How Safe is Cycling?

Recently, with the help of some friends, I was able to find a route that I could use to ride my bike to work. Obviously, safety was my main concern. It’s something that cyclists and their families think about a great deal. I know that in our house, my wife always worries as I leave the house in the mornings for my rides. Honestly though, at times I worry a bit myself. I don’t want a recreational activity to end up as a life altering, or ending, event. So I thought I would do a little digging to see how safe our sport is. What I found was quite comforting.

In 2009, there were 630 cycling fatalities nationwide. Initially the number seems a bit large, but that breaks down to about 13 fatalities per state. Of course fate doesn’t yeild it’s sword evenly, so I would assume states like Texas and California are going to have a much greater percentage of those deaths than North Dakota or Wyoming. Still, given all the cycling in this country, 630 didn’t seem alarming. But here’s where it got interesting for me.

Bicycle fatality statistics are not reported for just those who ride competitively or as a form of exercise. It records all deaths on a bike. Of that 630 deaths, 28% of those people were drunk. Even more surpising to me was that 91% of fatalities happened when the rider wasn’t wearing a helmet. That means 53 people died last year on a bike while wearing a helmet, or roughly 1 per state per year. There were some other interesting statistics such as percentage that were riding against the flow of traffic and those within 25 feet of an intersection.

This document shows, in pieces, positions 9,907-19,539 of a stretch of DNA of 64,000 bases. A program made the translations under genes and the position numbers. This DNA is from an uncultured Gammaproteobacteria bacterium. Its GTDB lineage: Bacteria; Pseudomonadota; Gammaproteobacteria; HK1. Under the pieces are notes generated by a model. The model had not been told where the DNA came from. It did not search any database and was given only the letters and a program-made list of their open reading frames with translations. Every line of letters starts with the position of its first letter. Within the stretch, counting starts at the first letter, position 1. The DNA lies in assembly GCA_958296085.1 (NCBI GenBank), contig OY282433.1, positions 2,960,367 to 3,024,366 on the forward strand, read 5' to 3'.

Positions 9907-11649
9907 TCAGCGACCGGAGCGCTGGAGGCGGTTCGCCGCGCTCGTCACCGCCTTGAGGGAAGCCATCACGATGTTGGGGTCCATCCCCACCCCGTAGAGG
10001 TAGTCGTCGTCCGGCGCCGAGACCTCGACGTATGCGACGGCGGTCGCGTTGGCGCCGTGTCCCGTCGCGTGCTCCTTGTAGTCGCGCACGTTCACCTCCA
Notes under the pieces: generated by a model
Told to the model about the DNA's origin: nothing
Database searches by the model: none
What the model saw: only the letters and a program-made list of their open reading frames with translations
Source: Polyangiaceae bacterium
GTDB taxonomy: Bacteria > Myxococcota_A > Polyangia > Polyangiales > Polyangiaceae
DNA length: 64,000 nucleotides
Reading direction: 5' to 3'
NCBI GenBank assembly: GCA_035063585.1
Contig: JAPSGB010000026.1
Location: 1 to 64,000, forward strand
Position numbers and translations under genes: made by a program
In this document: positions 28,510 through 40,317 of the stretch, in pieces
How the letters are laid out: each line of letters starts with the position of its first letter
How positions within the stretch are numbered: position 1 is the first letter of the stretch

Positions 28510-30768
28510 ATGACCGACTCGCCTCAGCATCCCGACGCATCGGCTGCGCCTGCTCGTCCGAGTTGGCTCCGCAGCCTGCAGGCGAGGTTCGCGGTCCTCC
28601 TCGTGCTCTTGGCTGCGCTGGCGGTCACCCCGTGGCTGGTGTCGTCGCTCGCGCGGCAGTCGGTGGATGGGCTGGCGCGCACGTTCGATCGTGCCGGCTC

I watch enough politics to know that numbers can be resuffled to fit your agenda. (Ever heard the old saying, ” Theres 3 types of lies. Lies, Damn Lies, and Statistics”) Perfect example was an article that I read in looking up this stuff that stated that cycling was one of the most dangerous sports around. Why? The writer took similar statistics that I’ve used and calculated deaths per mile ridden. Since most people (including those who choose to ride drunk at 3 am) ride a very short distance, it skewed the numbers to fit his purpose. Maybe I’m doing the same thing. I don’t know.

Anyway, this is what I learned from my little exercise. If you ride with a helmet, with traffic, sober, during normal people hours (7% were killed between 3am and 6am) and obey the traffic laws (i.e. stopping running red lights). Then you have considerably lowered your chances of getting hit.

Now I’m quite aware that sometimes bad stuff just happens. I’ve seen friends get hit and been hit myself. There will always be jackasses who are allowed to get behind the wheel of a car, not to mention the true accidents that happen. But taking a few precautions will keep your risks quite low.

Oh, and I tried out the route and rode to work the other day. It went much better than expected, and was a great way to add 50 miles to my training.

Keep the rubber side down.

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